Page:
Prerequisites: none

Credits: 4

Occupation of the area between the Mississippi and the Pacific from Spanish exploration to the late 19th century.

Prerequisites: none

Credits: 4

This course looks at the social, political, and economic developments that transformed the 20th Century American West.

Prerequisites: none

Credits: 4

This course will discuss slavery and emancipation in the Atlantic World (Africa, Latin America, and the United States). Students will discover how slavery and emancipation differed in different regions and over time.

Prerequisites: none

Credits: 4

This course surveys African American history from slavery to the twenty-first century. We will explore the history of enslavement, black resistance, African American culture, freedom, migration patterns, and black political thought and participation as well as how historians have interpreted and re-interpreted this history. Students will ask their own questions about this history and conduct research to answer those questions.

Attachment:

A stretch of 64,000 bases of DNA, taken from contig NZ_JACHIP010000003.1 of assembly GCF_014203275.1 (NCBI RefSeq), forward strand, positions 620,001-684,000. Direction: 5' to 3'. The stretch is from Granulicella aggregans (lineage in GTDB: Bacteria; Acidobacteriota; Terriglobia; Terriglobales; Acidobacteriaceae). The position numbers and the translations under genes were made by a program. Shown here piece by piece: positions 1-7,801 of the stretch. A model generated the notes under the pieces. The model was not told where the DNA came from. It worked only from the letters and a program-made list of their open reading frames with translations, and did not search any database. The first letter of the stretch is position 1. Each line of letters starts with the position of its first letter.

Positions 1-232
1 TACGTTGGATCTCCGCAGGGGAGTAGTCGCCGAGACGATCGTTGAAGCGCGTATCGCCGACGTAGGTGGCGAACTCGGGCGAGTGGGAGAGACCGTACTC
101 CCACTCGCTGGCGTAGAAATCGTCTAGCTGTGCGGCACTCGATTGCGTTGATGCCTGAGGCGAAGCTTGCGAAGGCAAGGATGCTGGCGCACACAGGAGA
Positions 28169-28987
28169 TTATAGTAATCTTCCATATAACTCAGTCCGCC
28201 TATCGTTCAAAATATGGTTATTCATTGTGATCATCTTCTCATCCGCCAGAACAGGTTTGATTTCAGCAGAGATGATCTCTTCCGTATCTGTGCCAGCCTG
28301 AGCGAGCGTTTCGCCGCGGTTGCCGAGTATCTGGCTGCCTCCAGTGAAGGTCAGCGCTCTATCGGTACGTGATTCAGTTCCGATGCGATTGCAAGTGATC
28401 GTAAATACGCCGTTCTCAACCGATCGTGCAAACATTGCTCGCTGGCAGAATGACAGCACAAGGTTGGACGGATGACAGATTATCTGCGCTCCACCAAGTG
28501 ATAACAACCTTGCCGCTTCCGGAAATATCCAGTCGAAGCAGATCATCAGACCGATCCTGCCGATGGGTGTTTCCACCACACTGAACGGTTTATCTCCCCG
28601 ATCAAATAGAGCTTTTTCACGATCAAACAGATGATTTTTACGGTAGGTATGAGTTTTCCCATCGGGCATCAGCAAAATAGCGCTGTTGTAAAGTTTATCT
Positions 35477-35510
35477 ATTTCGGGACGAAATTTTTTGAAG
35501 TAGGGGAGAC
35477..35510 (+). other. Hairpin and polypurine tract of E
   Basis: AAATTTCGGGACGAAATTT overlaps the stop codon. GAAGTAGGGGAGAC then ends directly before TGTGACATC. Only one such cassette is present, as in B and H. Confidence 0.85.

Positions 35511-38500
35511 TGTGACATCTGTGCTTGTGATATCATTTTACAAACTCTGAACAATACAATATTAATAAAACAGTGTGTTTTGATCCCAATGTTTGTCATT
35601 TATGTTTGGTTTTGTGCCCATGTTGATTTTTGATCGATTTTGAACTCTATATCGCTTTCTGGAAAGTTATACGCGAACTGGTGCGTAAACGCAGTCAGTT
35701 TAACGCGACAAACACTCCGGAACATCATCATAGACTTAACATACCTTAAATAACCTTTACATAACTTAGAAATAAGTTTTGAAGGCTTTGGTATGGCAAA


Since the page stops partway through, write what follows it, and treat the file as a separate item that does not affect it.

Prerequisites: none

Credits: 4

This course will examine the Vietnam War. Students will discover how and why the U.S. became involved in Vietnam, examine the specific problems faced by American diplomats and military officials, and how the war affected American society.

Prerequisites: none

Credits: 4

This course will examine the U.S. civil rights movement in the 20th century. Students will study the African American freedom movement and other civil rights campaigns to understand the basis of both oppression and civil rights in the U.S. and will apply this historical context to contemporary civil rights struggles. Graduate students will also synthesize the academic literature and make use of this history in a professional context.

Prerequisites: none

Credits: 4

A history of the intersection of culture and society in America.

Prerequisites: none

Credits: 4

An examination of the history of labor and the emergence of social welfare within the context of the modernization of western society and the diversity of the United States.

Prerequisites: none

Credits: 4

A historical study of the immigration and ethnic experience in America. It includes an examination of political, social, economic and legal changes that resulted in population movements to the U.S. Attention is given to anti-immigrant movements.

Prerequisites: none

Credits: 4

This course will examine the interaction between humans and the American environment from pre-Columbus to the present.